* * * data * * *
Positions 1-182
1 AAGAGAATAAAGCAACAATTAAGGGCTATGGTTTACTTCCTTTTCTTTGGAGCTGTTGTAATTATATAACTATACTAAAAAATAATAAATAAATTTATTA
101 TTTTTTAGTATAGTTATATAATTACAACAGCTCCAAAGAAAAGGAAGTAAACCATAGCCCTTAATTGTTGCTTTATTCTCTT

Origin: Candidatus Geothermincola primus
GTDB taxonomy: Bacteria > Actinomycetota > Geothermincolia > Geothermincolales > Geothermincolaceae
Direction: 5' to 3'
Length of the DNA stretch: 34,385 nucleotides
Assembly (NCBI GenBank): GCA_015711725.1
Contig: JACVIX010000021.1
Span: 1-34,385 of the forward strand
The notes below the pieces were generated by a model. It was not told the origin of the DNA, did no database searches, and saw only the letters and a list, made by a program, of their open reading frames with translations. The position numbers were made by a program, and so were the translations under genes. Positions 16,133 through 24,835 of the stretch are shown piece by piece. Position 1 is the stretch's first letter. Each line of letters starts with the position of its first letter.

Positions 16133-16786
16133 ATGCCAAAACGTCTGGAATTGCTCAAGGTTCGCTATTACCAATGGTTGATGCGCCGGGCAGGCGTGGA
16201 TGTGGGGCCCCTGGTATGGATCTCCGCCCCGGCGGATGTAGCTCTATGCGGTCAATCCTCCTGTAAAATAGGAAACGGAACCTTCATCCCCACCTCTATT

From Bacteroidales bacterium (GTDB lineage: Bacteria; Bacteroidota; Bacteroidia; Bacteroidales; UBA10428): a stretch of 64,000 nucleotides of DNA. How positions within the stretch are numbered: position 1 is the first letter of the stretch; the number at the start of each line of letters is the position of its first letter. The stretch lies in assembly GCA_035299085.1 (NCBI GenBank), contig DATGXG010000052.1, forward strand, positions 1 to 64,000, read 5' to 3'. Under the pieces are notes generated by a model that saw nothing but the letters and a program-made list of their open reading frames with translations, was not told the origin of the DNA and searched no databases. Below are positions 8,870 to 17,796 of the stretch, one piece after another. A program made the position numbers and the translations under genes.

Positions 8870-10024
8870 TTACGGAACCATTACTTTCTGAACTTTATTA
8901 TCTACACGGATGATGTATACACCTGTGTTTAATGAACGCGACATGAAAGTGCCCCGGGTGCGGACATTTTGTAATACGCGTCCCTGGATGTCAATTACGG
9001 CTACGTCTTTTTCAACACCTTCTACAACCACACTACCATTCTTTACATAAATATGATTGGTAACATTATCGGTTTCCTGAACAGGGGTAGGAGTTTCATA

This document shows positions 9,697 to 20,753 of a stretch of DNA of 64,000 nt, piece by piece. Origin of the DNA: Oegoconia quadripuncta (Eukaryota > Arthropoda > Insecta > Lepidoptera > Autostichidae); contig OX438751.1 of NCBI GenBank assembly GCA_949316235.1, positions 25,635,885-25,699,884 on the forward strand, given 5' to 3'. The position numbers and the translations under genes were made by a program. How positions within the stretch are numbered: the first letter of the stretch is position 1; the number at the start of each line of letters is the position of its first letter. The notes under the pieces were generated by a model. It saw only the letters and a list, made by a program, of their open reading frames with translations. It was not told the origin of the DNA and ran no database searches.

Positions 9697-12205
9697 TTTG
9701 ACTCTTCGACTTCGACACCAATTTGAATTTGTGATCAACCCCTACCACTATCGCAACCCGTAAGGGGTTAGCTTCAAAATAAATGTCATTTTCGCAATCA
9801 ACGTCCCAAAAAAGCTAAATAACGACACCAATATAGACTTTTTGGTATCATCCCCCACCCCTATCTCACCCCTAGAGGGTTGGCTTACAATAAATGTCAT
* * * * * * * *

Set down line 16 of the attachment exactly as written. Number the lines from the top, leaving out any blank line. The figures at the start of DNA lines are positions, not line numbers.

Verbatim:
Positions 8870-10024